A recent study conducted by the University of Exeter and Maastricht University, published in JAMA Neurology, has shed light on some of the factors that can contribute to early cases of dementia. The study focused on young-onset dementia, which occurs before the age of 65, and analyzed the behaviors of over 350,000 participants in the United Kingdom. The researchers identified 15 common issues that are associated with the early development of the condition. While some of these factors, such as genetics and socioeconomic status, are beyond our control, many others can be modified through lifestyle changes.
The study is particularly significant because it examines risk factors for young-onset dementia in a way that has only been done previously for late-onset dementias. The researchers followed a large sample of participants from a healthy baseline to a dementia diagnosis, collecting extensive data along the way.
Among the 15 identified risk factors are social isolation, lower formal education, lower socioeconomic status, carrying two copies of the APOE gene, vitamin D deficiency, hearing impairment, alcohol use disorder, abstinence from alcohol, depression, high C-reactive protein levels, lower handgrip strength, orthostatic hypotension, stroke, diabetes, and heart disease.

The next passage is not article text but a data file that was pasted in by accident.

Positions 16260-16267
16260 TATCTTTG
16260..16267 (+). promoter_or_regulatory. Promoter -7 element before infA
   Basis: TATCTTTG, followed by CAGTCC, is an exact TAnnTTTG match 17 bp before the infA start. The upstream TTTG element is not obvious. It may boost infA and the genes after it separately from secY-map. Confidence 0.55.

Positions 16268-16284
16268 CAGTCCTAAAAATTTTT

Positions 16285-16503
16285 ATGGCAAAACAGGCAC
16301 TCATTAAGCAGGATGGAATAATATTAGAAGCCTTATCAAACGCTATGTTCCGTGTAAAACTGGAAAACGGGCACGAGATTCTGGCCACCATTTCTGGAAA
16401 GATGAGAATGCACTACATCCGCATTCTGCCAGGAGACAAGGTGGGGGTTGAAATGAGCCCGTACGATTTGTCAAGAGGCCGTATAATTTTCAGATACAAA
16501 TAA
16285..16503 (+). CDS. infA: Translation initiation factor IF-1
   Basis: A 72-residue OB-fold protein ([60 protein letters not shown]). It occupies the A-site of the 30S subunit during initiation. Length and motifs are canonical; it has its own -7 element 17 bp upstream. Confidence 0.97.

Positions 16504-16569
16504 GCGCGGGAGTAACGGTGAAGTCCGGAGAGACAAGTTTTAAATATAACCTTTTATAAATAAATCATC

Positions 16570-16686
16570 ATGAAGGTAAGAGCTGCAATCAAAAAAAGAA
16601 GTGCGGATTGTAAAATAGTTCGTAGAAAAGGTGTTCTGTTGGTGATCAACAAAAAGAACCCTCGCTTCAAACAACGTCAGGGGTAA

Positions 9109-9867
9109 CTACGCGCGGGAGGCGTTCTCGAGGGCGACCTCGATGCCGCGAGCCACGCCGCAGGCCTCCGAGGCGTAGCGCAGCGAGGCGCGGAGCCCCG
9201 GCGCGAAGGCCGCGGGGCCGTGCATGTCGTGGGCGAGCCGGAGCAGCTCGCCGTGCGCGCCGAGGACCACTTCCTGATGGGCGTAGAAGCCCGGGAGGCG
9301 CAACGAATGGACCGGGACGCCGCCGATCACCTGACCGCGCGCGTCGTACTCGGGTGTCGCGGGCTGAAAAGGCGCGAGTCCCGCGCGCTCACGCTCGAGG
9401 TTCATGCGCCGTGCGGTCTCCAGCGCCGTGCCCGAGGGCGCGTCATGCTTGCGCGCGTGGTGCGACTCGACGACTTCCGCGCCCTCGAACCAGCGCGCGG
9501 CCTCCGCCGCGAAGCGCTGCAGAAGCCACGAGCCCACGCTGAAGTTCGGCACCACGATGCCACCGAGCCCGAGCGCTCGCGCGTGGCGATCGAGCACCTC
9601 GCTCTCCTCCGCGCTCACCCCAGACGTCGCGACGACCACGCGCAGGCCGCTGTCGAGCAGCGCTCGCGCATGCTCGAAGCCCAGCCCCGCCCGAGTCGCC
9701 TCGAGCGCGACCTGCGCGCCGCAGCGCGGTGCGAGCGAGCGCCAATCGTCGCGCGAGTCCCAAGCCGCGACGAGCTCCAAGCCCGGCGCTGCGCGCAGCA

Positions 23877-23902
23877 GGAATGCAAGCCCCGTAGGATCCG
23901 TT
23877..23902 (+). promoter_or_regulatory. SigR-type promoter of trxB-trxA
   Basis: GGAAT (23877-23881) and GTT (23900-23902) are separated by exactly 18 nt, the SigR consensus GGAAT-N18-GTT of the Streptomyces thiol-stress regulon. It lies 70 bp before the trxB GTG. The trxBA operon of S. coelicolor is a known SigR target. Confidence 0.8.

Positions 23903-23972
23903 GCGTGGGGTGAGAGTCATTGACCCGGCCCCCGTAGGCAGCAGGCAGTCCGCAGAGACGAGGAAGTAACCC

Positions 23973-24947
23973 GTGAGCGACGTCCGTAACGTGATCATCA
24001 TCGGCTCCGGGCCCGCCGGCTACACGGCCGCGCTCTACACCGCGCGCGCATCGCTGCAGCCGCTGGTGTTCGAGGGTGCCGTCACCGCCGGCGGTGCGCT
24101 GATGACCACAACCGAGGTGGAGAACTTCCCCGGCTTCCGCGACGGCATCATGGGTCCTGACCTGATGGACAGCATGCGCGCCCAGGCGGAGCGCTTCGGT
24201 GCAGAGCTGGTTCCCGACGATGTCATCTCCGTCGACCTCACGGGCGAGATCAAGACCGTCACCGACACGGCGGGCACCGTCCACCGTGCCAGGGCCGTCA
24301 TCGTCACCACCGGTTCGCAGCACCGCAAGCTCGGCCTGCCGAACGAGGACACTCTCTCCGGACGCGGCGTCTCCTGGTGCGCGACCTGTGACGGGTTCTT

While some of these risks are beyond our control, others can be managed through lifestyle changes. According to Dr. Arman Fesharaki-Zadeh, an assistant professor of psychiatry and neurology at the Yale School of Medicine, there are three lifestyle measures that individuals can consider to lower their risk of young-onset dementia. First, engaging in regular physical exercise has been shown to have numerous benefits for neurocognitive function, neurogenesis, and vasculogenesis. Second, adopting a Mediterranean-based diet, which includes food groups rich in vitamins, omega-3 fatty acids, and antioxidants, can also be beneficial. Lastly, cognitive, mood, and social stimulation can help keep the mind sharp, whether through activities like learning a new language, practicing mindfulness and yoga for stress reduction, or maintaining quality social connections.
While these habits do not cover all the risk factors for dementia, they provide a solid starting point for individuals looking to reduce their risk of early-onset dementia.